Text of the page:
Cut them, then let them lie in vinegar overnight or from the early morning until the evening. Then prepare put them in the pastry case with pepper, ginger, mace, cloves and cut sage like you know (to do) with salmon. That is a hearty fish for pastries for those who know how to cook it right. You may add lemons, but they add nothing to it except ostentation (herrligkeit) because they dry out and stick to the top crust. You eat trout in place of salmon. Bake it for an hour and a half. Adorn and shape (the pastries) according to whether they are large or small. I will not take too much time here, (do) as was said before with pike, carp and (other fish) that are good for roasting.

Again, this is straightforward and uncomplicated: Let the fish lie in vinegar, then rub it with spices, wrap it in pastry dough and bake it. The pastry dough we used was a plain egg-enriched hot water paste shaped by my far more artistic kitchen companion. The result was delicious, though it was slightly challenging to get the bones out.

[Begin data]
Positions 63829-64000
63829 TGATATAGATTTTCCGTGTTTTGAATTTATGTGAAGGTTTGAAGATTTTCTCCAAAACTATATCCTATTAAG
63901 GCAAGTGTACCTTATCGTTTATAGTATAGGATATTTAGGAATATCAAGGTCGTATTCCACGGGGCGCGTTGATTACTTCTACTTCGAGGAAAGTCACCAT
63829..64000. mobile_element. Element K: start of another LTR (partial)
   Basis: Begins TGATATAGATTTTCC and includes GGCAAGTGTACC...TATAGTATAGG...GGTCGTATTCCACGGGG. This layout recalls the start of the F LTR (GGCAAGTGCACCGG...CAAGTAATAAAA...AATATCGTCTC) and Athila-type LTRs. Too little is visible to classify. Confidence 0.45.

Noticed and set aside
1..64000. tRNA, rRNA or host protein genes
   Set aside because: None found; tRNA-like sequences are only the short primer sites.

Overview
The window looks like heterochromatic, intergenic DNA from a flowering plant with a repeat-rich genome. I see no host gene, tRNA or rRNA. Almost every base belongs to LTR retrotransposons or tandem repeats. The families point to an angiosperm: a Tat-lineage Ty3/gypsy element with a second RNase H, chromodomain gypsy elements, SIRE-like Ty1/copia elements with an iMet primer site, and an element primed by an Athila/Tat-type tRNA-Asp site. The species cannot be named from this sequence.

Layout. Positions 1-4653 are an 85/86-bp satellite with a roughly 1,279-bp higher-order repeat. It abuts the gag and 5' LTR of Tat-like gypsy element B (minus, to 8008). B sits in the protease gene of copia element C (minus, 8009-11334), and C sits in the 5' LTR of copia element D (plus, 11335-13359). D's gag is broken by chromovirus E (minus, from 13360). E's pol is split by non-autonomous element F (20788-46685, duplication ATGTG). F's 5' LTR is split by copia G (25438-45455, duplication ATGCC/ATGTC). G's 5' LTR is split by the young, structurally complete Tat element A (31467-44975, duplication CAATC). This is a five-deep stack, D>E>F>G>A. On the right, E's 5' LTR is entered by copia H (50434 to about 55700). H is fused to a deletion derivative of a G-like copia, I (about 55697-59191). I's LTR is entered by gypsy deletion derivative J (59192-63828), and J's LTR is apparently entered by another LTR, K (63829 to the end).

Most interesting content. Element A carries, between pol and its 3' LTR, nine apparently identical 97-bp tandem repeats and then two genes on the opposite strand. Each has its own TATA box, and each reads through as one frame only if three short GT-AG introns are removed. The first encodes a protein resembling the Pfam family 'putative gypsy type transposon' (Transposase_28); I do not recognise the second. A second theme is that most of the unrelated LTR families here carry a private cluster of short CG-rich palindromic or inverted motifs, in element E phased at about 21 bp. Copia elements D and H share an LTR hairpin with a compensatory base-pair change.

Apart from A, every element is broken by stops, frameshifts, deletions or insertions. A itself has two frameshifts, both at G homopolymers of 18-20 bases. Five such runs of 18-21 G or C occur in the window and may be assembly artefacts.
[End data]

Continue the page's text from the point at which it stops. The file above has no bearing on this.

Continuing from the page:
The next dish was slightly more of a technical challenge. I tried a proof-of-concept for fish cooked three ways. This conceit shows up numerous times in the sources and seems to be a perennially popular dish going back straight to Abbasid Baghdad. Meister Hans has one description of it:

Recipe # 257 von ainem visch gepraten, gesotn und gepachen dem thue also

Of a fish that is roasted, boiled and fried; do (to) it thus

Item if you wish to make three kinds of dish out of one fish that nonetheless stays whole: Take it and lay it on a griddle, and sprinkle the head part with flour and drizzle it with hot fat until it appears to you to have had enough of this and it turns brown.

Around the middle part, wrap a nice white cloth, around and around, and pour hot wine and water mixed over it, and salt the wine and water. Sprinkle the middle part with that a little and steam (seud – more usually means seethe or boil) it nicely until it is enough. And add a little blood to the wine.

Salt the tail part nicely and stick it with a knife and place embers under it, and roast it at a low temperature on the griddle.

This way, you have three dishes of one fish, that is one fried, the second boiled, and the third roasted.